In many of my cases, clients will want to explain all of the reasons that they are seeking a divorce. While I will listen attentively, I ultimately have to remind them that Florida – like most states – is a “no-fault” divorce state. In practice, what that means is that the underlying reasons behind why a person is seeking a divorce will not be relevant in the courtroom.
Now there are some exceptions to this general no-fault rule, but in most instances the Court will not want to hear the reasons behind why your marriage has fallen apart; the Court’s only role in this regard is to confirm that the marriage is in fact irretrievably broken.
No-fault divorce stands for the idea that either party may seek a divorce without having to provide any reason other than that one of the spouses does not want to be married anymore. The spouse seeking the divorce simply needs to state that the marriage is “irretrievably broken” in their divorce petition and then affirm that again to the Court prior to the Court entering a Final Judgment. This can work as a way to simplify the divorce process, as it allows for a much more efficient and cost-effective divorce by eliminating the need to prove that one party may be at fault for the breakdown of a marriage.
Additionally, it can save the parties from litigating over what can sometimes be painful personal matters in a public arena and prevent parties from feeling they must present the other party as the “bad guy”.
Fault Can Be Argued During a No-Fault Divorce Case
It is important to understand, however, that just because Florida may be a no-fault state, that doesn’t mean that fault can’t be used or argued during a divorce case. In fact, ignoring the fault of one or both of the parties is a mistake that could potentially jeopardize your case. For example, if one party dissipates or wastes marital funds, or incurs debt without the other party’s knowledge, or mistreats the other spouse or children, these “faults” can have a dramatic effect on determinations of alimony, spousal support, distribution of the marital assets, and the terms of a potential parenting plan.
Consideration of Infidelity in Making Alimony Determinations
One of the more common reasons people seek divorces is due to infidelity – but in many cases, the Court will never hear evidence related to a cheating spouse. Infidelity will become relevant, however, if alimony or spousal support becomes an issue: for example, Florida Statute 61.08 specifically provides that the Court may consider the adultery of either spouse in making alimony determinations, including considering the circumstances surrounding the adultery of either spouse. This can include evidence related to the adultery itself – such as the length of the relationship – and the effect that the adultery has had on the marriage and your life in general – particularly if it has affected your professional life, income-earning ability, or overall mental health.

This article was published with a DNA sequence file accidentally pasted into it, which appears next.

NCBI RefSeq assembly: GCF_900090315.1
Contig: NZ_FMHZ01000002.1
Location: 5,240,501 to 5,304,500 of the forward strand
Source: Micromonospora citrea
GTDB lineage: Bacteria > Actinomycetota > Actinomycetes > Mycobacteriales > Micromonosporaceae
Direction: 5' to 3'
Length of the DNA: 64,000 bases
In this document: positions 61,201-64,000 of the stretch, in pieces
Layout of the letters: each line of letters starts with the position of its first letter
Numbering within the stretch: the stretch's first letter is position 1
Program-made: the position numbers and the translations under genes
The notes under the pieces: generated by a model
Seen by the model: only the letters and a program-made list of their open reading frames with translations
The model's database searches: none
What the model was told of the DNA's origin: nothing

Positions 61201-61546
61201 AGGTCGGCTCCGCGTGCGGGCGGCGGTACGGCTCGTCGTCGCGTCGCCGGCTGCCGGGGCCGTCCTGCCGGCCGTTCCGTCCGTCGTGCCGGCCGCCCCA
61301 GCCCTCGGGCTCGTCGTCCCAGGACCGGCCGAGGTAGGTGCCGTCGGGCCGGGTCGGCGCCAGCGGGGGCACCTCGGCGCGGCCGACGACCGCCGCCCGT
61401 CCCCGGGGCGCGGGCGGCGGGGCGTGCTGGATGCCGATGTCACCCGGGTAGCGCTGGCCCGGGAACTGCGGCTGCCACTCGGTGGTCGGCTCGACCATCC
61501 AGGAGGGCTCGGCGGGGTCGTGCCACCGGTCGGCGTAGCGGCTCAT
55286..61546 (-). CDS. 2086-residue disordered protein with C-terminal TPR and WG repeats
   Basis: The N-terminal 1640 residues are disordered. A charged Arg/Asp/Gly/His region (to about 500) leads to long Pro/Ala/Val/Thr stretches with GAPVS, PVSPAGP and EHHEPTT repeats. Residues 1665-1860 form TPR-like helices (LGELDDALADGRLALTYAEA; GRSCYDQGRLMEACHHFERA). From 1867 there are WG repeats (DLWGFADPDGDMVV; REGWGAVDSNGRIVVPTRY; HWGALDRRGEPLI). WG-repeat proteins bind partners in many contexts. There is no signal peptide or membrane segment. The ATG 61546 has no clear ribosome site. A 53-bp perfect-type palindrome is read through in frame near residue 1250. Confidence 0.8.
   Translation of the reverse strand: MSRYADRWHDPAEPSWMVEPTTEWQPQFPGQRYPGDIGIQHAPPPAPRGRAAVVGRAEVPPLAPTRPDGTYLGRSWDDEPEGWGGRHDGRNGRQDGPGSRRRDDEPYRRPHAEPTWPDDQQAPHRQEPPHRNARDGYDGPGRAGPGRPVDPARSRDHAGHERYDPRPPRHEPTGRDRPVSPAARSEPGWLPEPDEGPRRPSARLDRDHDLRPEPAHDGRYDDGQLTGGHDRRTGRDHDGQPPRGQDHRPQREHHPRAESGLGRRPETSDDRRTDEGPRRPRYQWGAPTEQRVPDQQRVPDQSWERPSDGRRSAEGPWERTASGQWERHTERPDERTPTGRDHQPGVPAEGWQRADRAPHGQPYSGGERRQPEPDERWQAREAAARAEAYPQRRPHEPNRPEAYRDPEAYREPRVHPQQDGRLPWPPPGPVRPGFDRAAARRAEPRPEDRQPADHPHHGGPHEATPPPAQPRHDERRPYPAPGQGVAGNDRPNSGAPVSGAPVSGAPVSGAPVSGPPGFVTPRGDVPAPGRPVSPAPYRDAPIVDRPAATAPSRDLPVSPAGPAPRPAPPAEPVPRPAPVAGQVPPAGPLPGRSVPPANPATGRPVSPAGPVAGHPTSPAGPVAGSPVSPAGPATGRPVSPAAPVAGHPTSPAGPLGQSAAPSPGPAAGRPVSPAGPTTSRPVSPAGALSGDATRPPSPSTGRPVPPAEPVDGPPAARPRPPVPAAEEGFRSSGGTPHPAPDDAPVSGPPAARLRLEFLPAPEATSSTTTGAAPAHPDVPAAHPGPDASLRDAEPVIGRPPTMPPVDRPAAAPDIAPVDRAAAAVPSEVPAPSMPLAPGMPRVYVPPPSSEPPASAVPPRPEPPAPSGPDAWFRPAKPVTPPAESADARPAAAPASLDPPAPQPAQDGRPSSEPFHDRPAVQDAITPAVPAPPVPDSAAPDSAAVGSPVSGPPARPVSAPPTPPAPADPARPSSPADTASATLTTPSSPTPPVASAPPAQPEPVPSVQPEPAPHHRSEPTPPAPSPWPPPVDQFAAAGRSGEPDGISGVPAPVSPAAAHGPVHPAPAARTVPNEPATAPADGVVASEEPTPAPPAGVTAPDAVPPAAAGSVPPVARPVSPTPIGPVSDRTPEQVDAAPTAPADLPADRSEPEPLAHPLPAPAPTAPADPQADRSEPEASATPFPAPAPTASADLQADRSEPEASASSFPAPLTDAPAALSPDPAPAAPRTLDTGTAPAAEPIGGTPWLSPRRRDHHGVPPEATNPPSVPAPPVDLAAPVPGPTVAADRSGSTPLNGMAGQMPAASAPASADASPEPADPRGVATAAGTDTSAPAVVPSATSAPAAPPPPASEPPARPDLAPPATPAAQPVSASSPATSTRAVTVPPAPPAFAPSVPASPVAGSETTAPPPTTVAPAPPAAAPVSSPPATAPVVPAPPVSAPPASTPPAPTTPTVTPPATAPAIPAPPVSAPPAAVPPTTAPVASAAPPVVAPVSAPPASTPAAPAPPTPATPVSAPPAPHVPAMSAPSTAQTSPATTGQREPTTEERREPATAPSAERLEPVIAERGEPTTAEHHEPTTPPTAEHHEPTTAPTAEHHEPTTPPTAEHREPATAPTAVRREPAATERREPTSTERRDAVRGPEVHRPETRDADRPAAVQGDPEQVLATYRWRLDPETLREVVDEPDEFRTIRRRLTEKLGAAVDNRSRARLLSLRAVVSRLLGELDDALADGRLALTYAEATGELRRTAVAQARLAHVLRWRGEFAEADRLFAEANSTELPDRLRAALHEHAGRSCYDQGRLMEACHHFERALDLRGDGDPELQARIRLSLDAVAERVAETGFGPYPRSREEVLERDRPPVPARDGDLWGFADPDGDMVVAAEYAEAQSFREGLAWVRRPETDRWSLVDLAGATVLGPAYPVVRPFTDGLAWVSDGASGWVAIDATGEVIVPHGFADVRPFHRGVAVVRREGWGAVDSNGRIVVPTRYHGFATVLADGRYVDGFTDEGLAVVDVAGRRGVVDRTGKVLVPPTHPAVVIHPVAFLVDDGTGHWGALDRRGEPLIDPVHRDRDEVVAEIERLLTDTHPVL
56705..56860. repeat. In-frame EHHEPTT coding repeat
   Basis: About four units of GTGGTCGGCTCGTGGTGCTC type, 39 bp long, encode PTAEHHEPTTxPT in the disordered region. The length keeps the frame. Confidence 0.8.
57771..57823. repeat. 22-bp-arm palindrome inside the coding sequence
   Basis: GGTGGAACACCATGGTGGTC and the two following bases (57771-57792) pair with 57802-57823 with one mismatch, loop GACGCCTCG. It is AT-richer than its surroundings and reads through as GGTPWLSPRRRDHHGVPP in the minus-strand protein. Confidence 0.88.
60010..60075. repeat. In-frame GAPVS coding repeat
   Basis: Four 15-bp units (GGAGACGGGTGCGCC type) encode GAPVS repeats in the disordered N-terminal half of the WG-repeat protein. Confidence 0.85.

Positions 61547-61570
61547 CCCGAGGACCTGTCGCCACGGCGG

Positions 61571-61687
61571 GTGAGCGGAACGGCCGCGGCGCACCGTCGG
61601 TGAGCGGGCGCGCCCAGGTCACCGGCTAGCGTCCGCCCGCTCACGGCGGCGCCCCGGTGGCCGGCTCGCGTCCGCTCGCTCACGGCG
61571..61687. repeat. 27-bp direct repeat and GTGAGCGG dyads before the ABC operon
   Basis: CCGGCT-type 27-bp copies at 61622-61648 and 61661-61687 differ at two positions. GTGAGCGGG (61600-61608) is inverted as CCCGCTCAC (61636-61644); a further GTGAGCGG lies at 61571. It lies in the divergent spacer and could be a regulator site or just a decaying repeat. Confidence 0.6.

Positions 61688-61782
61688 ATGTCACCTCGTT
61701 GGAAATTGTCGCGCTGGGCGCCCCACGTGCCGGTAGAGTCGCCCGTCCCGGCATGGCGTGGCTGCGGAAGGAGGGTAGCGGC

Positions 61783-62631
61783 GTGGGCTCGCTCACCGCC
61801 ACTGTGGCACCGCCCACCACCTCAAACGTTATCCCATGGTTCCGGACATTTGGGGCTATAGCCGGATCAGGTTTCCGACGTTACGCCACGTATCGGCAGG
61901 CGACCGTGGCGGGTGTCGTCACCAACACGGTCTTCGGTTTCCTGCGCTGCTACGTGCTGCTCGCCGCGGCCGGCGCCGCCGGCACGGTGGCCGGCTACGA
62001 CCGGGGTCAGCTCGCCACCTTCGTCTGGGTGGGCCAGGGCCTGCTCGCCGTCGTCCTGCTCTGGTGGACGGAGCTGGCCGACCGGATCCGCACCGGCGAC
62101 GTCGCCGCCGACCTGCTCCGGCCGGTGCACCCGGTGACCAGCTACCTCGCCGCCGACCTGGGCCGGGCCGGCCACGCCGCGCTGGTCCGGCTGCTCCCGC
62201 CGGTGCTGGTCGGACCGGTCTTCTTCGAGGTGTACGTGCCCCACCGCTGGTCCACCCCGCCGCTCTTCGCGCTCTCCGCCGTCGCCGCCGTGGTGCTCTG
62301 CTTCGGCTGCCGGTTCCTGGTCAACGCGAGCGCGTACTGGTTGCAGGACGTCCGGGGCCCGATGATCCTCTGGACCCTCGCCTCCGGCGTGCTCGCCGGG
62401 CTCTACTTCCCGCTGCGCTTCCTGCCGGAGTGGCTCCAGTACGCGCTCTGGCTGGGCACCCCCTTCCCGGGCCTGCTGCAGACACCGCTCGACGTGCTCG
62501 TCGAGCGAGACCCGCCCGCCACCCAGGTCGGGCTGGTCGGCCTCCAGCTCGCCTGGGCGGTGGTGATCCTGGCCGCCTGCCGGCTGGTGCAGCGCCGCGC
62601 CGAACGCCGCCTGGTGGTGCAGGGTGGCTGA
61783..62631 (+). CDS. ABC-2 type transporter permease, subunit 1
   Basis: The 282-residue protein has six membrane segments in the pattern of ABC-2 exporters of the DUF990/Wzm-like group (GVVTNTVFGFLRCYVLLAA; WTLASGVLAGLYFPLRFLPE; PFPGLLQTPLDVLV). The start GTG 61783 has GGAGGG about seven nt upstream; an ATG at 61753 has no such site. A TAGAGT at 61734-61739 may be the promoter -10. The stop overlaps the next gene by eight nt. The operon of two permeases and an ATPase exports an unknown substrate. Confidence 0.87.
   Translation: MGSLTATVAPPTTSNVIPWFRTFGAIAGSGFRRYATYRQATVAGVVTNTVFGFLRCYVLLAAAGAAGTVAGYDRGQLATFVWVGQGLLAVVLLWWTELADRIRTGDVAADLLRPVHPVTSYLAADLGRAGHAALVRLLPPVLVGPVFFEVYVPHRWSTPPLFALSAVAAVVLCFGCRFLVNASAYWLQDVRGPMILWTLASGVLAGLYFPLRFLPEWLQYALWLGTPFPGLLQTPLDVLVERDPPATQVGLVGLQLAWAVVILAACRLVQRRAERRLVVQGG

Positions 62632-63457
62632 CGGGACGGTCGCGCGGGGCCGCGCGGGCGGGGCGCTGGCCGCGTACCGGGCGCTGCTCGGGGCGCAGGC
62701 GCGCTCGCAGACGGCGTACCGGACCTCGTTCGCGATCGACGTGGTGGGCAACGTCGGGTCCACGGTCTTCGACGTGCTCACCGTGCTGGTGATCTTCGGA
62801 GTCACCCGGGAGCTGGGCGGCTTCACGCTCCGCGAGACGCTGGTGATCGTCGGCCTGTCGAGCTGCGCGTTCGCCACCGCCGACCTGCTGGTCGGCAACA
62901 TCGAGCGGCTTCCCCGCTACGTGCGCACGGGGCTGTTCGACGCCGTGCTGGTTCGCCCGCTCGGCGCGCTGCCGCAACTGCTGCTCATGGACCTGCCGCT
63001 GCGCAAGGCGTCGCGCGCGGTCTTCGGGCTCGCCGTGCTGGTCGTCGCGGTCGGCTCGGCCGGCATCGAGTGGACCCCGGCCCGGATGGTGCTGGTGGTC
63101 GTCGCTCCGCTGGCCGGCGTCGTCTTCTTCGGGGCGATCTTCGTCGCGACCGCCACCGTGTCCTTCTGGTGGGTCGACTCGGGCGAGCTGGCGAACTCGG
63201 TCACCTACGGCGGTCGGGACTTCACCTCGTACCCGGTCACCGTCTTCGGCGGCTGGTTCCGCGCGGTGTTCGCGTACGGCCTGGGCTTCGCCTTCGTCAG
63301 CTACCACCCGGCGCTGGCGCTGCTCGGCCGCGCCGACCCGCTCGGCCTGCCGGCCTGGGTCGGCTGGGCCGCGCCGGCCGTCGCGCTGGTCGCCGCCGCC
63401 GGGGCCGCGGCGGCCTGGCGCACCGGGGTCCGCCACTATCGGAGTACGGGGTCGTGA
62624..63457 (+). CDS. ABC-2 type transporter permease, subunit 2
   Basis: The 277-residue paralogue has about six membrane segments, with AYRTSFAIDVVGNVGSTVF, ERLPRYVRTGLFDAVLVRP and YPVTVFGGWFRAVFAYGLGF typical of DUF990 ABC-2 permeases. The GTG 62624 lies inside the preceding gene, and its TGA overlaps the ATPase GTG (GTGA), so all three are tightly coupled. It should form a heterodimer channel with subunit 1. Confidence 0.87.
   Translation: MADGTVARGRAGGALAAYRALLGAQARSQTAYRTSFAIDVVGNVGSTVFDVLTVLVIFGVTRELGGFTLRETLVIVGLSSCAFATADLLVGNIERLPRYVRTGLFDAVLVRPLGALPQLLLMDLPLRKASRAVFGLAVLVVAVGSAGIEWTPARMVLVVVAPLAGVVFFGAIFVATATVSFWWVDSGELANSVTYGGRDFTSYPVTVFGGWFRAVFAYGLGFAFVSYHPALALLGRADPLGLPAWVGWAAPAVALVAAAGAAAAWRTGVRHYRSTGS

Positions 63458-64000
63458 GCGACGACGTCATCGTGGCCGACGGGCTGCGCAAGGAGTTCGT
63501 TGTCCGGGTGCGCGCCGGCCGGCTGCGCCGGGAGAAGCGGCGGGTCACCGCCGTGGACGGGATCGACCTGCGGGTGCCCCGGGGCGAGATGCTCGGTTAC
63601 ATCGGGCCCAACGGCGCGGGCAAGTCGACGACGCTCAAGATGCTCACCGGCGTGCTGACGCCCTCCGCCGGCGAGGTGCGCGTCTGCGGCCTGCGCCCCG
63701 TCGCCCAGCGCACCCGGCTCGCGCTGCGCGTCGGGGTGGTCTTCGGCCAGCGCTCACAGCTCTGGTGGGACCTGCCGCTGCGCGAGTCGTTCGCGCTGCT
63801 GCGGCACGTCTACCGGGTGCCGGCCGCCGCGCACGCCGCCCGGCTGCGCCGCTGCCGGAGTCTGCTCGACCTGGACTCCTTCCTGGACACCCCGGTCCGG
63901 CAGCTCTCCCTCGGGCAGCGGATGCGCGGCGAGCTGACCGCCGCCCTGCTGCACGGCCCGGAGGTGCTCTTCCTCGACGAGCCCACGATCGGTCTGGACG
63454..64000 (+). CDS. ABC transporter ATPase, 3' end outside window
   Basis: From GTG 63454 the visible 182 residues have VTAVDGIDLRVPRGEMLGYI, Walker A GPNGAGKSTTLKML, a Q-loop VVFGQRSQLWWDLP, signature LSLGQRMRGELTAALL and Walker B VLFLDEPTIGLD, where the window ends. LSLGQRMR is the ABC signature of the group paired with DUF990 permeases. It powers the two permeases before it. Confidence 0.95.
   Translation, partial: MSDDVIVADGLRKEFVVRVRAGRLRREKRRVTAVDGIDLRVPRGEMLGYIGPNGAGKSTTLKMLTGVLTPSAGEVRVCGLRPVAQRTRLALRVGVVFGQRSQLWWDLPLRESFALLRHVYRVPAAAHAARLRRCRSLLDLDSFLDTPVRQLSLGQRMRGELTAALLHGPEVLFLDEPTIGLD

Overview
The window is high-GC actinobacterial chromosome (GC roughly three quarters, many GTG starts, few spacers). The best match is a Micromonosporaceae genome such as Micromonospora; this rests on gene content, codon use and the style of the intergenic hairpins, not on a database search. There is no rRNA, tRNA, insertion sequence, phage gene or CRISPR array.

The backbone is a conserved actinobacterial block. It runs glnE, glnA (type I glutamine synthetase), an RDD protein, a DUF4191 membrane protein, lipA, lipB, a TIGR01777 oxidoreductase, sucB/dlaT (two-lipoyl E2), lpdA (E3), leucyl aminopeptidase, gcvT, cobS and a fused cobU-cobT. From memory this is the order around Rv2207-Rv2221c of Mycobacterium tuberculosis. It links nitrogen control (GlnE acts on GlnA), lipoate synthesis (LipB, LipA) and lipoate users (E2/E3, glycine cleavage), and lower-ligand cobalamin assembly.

Bad Actions Can Affect Distribution of Assets
In addition, a party’s bad actions may also affect the distribution of the marital estate. Florida is an equitable distribution state, meaning the Court will decide financial-related issues based on overall fairness principles. Gifts, trips, apartment rent, car payments, expensive jewelry, and romantic dinners for a non-marital partner are all considered a waste of marital assets. If a party is shown to have wasted or depleted these assets, then the Court is well within its discretion to order that the one party receive an unequal distribution. Sometimes it may take the form of one party receiving more than half of the assets, such as a retirement or savings account, and sometimes it may take the form of the dissipating party having to be responsible for all or most of the marital debts.
How Effects of Parent’s Actions on Children Influence Parenting-Related Rulings
Another area in which the reasons for your divorce may become relevant would center around children and the effects the breakdown of the relationship may have had on the children. If you can tie in a parent’s bad behavior – including alcohol or substance abuse, infidelity, or other destructive behaviors that led to the filing of the divorce – into the parenting issues in your case, then the Court may in fact want to hear evidence related to those behaviors and the impact they’ve had on the children.
For example, if one parent is abusing drugs, or acting inappropriately with their new lover in the presence of the children, those issues would be relevant for the Court to consider in making parenting-related rulings – including time-sharing and parental decision-making determinations. If, however, you cannot tie a spouse’s bad behavior into having an effect on the children, then it it’s likely the Court would not consider such evidence presented by either party.
Attorney Russell J. Frank is a partner at CPLS, P.A. and focuses his practice areas on family and marital law. Contact Attorney Frank today at email@example.com to discuss any family or marital legal issues you may be experiencing.